Is this déjà vu? Presidents get re-elected, they make proposals to cut or privatize Social Security and Medicare, the American people react with righteous anger and the president loses the battle.
Social Security is known as the “third rail” in American politics, because you touch it and ZAP … you die (politically speaking).
It happened with Bill Clinton and George W. Bush; a similar battle is shaping up with President Barack Obama.
In a wrong-headed budget proposal, President Obama ties Social Security benefit cuts to deficit reduction. It reduces cost-of-living-adjustments (COLA) – a tiny bit per year – but over the course of 10-20 years the cuts add up to an average of $1,000 per year. The cuts come from a change in a price/human-buying-behavior formula called “chained CPI.”
According to the Social Security Administration, grandparents who retire today would get $650 less per year at age 75 and more than $1,100 less at age 85. That’s money stolen out of our grandparents’ pockets and pockets of all future retirees, veterans and people with disabilities, which could pay a month’s rent or a few weeks of groceries.
This benefit theft pays for continuing tax breaks for oil companies, hedge fund managers and other “swag” for corporate elite. Objectively, the president’s proposal fuels the one percenters’ class warfare on the rest of us. The president was reelected to do just the opposite.
Even though Social Security has nothing to do with budget deficits (Social Security benefits are paid for by employee and employer contributions), the White House claims the cuts are in exchange for a deficit reduction “grand bargain” with Republicans.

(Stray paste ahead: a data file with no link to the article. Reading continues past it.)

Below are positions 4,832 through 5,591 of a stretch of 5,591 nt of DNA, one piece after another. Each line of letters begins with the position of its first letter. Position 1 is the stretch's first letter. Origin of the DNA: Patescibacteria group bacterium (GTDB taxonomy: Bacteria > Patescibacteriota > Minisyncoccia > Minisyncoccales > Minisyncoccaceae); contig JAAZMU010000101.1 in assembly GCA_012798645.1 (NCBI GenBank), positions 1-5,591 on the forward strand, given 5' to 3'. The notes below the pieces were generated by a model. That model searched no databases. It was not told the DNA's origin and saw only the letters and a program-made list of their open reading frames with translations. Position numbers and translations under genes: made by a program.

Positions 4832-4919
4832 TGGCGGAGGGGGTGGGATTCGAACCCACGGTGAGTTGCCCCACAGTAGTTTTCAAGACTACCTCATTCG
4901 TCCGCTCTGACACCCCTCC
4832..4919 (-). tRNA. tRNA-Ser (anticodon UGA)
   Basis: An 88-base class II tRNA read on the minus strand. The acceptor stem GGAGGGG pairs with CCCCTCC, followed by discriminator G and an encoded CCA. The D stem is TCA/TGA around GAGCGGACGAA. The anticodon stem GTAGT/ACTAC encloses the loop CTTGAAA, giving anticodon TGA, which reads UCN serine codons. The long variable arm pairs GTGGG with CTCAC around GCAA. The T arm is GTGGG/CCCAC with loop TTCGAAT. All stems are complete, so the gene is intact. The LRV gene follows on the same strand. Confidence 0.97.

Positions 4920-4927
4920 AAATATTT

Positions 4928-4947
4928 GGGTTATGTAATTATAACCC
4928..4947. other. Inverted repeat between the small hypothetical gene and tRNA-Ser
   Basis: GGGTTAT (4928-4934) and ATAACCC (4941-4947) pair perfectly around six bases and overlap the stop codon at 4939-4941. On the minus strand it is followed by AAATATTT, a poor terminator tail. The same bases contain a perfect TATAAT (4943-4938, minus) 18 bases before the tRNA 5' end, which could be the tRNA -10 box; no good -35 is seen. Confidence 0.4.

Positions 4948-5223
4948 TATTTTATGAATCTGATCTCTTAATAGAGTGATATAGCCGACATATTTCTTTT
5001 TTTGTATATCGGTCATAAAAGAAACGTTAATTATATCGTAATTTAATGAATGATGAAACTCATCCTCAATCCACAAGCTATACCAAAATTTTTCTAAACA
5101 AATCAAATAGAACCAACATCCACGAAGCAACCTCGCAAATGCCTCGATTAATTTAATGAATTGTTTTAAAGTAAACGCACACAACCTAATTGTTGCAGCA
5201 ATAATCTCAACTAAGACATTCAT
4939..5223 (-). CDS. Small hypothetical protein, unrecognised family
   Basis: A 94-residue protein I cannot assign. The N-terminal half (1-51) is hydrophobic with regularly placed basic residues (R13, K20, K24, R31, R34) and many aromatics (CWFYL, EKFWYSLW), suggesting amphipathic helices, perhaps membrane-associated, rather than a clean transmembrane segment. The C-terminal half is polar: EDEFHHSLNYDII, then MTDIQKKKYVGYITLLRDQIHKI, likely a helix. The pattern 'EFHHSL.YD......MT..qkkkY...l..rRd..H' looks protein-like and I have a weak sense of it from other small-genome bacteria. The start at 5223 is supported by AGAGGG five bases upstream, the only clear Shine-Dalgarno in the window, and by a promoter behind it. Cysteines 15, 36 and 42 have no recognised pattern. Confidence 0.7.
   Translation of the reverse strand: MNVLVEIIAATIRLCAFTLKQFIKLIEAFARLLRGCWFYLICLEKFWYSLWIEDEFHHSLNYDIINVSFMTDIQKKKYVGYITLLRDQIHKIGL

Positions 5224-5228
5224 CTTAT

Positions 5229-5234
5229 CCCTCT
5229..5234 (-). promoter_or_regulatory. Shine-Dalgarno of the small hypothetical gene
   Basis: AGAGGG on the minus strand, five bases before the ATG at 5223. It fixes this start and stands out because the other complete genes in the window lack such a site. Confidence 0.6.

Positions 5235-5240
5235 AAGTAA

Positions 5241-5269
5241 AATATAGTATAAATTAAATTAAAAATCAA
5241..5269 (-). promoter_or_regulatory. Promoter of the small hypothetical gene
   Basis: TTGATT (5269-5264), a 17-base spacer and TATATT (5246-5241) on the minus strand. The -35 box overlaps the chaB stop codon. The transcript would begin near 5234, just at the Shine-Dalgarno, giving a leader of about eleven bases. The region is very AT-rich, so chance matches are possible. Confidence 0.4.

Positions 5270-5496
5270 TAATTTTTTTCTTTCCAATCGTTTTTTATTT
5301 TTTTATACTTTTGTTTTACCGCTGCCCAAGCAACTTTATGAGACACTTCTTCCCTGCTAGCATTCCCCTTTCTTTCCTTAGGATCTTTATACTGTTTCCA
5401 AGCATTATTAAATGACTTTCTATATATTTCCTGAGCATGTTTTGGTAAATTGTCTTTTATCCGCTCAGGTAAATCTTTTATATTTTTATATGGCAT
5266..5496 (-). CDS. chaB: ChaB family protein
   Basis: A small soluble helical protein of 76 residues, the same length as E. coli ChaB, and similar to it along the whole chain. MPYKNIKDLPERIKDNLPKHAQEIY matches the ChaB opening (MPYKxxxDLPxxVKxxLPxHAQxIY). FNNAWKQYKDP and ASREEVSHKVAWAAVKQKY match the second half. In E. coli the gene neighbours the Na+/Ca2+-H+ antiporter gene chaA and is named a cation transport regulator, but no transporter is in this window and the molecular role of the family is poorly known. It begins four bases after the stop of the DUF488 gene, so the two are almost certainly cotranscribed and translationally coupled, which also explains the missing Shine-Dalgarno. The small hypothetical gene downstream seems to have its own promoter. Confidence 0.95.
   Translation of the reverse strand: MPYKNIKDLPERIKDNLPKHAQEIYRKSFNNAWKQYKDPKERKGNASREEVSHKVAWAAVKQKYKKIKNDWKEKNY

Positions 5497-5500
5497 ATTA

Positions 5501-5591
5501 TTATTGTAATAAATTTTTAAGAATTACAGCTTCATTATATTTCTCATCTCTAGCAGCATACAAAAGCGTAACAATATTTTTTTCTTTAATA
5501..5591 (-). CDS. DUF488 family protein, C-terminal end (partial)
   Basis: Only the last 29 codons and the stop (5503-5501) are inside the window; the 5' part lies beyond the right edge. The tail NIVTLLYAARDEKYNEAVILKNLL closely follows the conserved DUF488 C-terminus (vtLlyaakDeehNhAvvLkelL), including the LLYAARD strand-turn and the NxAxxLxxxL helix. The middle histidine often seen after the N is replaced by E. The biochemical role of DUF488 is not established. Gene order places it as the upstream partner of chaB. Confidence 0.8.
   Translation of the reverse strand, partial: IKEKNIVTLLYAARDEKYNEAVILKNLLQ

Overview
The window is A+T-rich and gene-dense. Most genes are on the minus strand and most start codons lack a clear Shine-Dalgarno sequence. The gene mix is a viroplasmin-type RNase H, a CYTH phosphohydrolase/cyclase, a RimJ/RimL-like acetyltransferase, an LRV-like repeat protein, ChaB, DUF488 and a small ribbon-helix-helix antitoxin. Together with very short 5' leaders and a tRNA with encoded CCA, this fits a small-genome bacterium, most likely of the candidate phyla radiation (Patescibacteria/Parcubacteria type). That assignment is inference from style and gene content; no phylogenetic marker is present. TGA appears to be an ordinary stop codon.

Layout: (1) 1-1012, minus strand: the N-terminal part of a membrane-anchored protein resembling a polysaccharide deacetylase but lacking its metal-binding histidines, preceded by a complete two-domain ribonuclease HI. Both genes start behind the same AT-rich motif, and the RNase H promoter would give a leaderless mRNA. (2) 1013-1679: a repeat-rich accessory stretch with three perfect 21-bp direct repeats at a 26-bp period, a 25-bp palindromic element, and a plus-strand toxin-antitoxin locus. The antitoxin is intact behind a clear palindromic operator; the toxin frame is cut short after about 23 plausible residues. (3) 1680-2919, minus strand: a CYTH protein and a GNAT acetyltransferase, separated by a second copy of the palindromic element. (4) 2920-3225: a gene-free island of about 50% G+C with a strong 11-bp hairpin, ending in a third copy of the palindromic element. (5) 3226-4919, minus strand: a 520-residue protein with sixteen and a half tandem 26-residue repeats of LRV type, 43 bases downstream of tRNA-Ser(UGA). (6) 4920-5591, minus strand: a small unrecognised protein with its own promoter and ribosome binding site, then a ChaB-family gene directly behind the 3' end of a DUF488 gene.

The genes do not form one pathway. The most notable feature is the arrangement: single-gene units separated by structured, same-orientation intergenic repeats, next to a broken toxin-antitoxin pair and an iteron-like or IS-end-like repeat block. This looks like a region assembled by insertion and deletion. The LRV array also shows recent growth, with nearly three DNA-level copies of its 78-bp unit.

At best, this is a fool’s errand. The sequester-loving, intractable Republican leadership has no interest in any compromise with the White House. Even with these concessionary cuts the Republicans have already said the president’s budget is DOA.
Today, 2 million signatures protesting the cuts are being presented to the White House. Sen. Bernie Sanders, I-Vt., promises to do everything he can to block the chained CPI proposal and cuts to Medicare.
When you think about it, these benefit cuts threaten the unity and fighting capacity of the coalition that backed the president last year. Maximum unity is needed to win comprehensive immigration reform, investment in jobs, infrastructure, education and clean energy, federal action to reduce gun violence and pay equity for women – all critical for the president’s agenda. Now significant sections of the Obama coalition are forced to spend resources and energy in rightfully fighting the president’s proposal; resources that could have been used to win on other issues.
There are winning alternatives to the budget battles. Sanders and Rep. Peter DeFazio, D-Ore., have introduced legislation to eliminate the Social Security payroll tax cap on income above $250,000, so millionaires and billionaires pay the same share as everyone else. President Obama endorsed this approach during his 2008 presidential campaign.
The Congressional Progressive Caucus has introduced a “back to work” budget that cancels the sequester and funds infrastructure, education, other public works, and provides aid to states and local communities to rehire laid-off teachers, firefighters and other public employees. All funded by closing tax cuts and loopholes enjoyed by the super-rich and corporations, and cutting military spending.
You can tell the president you may support him on many issues – but not on these cuts! Sign the AFL-CIO’s petition that says: Benefit cuts to Social Security and Medicare are unacceptable. I’m calling on you to oppose any and all cuts to Medicare, Social Security and Medicaid benefits and focus on immediate solutions to get Americans back to work, like repealing the sequester and ending tax loopholes for corporations and the richest 2%.